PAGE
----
The Bundaberg Project also benefits from its close proximity to rail and port infrastructure and together with the Consuelo Project, holds the key to a major re-rating of the company.

Proactive Investors estimates a valuation for International Coal of $0.27 - $0.33 with a 12-18 month time line.

Proactive Investors Australia is the market leader in producing news, articles and research reports on ASX “Small and Mid-cap” stocks with distribution in Australia, UK, North America and Hong Kong / China.

Tuesday, 17 December 2013

QLD New laws is prosecuting real estate agents who have discussion about price of a property going to auction

       New laws keep buyers in the dark


 New Queensland legislation will prevent price guides from being placed on properties that go to auction. Photo: Mark Cranitc...
New Queensland legislation will prevent price guides from being placed on properties that go to auction. Photo: Mark Cranitch Source: News Limited
IN these days of big data, it is impossible to protect people by withholding information. Yet the Queensland government is seeking to do just that by prosecuting real estate agents who have any kind of discussion about the price of a property going to auction with a potential buyer.
The intention is to protect sellers from having their properties undersold and to prevent underquoting to buyers. But the outcome from this draconian and downright silly piece of legislation will be exactly the opposite.
The legislation in its current form will create frustration for buyers, prevent vendors from marketing their homes as they see fit, and entrench the belief that real estate agents are a cagey bunch unable to answer a simple question. It will hurt the Queensland property market in the process
Under the proposed legislation, if a vendor chooses to sell by auction - one of the fastest ways to sell and guarantee the best possible price - agents will not be able to disclose verbally or put a price guide on any written material, including advertising.
The legislation also insists that agents must not give any kind of "market information" about a property to any person without the seller's written approval. The ability to look up a property by price on the internet for a property going to auction, the ability to use the range of free banking apps that help buyers understand how much a home could fetch - these could all become "illegal" attracting steep fines for agents. (not that they have the power to control it)
How will you know what a property going to auction is worth? Well, how much do you think it is worth to you? Blind faith will be the order of the day for auctions. This is how the state government is seeking to "protect" us.
Queensland is the only real estate market that does not allow price guides. In Victoria and NSW, price guides are common - a courtesy that allows buyers to get a feel for values and help them determine if it is worth pursuing a property or not. They are extremely popular with buyers. Research by realestate.com.au found that 66 per cent of buyers simply walk away from a property if no price is indicated.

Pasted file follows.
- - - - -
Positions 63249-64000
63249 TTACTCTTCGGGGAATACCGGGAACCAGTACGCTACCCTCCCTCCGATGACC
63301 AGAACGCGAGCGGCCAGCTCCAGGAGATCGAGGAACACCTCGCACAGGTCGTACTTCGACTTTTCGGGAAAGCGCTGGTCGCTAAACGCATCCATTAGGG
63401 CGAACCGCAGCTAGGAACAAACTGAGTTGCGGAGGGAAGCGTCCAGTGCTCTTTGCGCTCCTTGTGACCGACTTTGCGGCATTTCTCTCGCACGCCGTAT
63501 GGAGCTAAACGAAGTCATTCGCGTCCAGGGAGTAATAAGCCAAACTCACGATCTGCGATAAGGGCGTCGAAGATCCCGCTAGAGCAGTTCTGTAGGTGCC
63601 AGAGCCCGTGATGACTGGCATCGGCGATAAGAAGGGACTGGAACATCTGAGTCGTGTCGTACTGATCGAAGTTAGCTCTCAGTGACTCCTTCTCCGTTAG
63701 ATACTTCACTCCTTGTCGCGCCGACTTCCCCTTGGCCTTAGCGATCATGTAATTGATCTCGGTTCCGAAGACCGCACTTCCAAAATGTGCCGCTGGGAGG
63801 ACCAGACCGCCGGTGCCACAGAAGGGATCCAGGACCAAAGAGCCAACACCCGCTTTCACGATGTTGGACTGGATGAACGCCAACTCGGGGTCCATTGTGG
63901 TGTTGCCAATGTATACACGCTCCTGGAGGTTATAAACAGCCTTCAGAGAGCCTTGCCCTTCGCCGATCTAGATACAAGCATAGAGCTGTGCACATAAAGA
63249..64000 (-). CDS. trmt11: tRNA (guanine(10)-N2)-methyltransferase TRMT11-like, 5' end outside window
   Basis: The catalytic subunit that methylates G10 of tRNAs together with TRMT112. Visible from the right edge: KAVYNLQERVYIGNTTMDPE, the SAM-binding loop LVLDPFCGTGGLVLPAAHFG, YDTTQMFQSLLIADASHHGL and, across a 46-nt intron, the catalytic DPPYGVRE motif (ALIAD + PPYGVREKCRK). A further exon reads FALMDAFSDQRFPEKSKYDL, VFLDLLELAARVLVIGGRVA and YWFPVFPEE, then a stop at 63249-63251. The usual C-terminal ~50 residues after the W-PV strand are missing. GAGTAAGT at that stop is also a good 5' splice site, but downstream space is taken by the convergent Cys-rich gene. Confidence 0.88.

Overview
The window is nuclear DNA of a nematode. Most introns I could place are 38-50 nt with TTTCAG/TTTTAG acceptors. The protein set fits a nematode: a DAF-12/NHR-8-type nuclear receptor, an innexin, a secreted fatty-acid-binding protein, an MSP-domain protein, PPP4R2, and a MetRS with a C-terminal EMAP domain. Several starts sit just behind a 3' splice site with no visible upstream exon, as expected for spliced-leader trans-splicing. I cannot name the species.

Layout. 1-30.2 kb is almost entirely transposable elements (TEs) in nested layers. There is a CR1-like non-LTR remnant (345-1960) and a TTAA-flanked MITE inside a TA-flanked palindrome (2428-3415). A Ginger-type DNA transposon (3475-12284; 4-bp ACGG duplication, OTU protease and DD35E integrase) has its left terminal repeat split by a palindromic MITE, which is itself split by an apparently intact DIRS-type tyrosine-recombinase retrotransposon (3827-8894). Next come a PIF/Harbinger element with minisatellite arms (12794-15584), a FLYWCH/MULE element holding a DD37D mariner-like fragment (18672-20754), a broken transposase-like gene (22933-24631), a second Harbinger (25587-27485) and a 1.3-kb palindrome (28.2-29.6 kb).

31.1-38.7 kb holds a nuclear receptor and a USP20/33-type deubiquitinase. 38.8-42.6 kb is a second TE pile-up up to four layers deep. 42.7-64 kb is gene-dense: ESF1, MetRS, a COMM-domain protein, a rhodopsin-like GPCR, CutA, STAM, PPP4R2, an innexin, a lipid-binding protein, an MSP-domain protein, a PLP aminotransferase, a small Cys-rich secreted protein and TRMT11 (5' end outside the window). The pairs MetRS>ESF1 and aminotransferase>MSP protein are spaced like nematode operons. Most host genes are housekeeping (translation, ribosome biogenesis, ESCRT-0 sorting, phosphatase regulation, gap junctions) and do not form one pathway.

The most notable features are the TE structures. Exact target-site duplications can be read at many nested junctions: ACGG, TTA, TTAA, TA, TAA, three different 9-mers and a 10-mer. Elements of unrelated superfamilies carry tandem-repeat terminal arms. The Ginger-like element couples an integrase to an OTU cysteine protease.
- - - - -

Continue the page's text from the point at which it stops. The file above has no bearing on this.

In the southern states, price guides not obligatory. Agents and vendors can choose to use, or not use, a price guide, depending on their marketing approach and most require written permission from the vendor stating they understand the strategy. The transparency however is one of the key reasons why auctions are more popular in those states. The result is billions of dollars of additional revenue from stamp duty than Queensland enjoys.
To be fair, there is much that is good in the Property Occupations Bill 2013. Queensland has long had some of the most burdensome legislation around real estate, much created unnecessarily because it was tied to the Motor Dealers Act. It is right that red tape should be cut, and to introduce measures to protect both buyers and sellers from being ripped off from some of the industry's shadier characters.
But if the government is serious about empowering property buyers and sellers, it should make information about prices more transparent, not less. In a democracy, it is the role of the government to protect citizens through clarity of information, not legislate to keep them in the dark.

Abbott getting behind Olympic Dam expansion again

Abbott getting behind Olympic Dam expansion again

17 December, 2013  

Abbott getting behind Olympic Dam expansion again

Prime Minister Tony Abbott has reiterated his support for the Olympic Dam expansion.
Speaking yesterday, he told reporters that “I want to ensure that as far as is humanly possible everything that government does is directed towards making it easier, not harder, for this iconic project to go ahead,” according to Bloomberg.
The mine's US$20 billion planned expansion was one of the largest potential mining operations in Australia, however it was cancelled in August last year by the mine's owner BHP.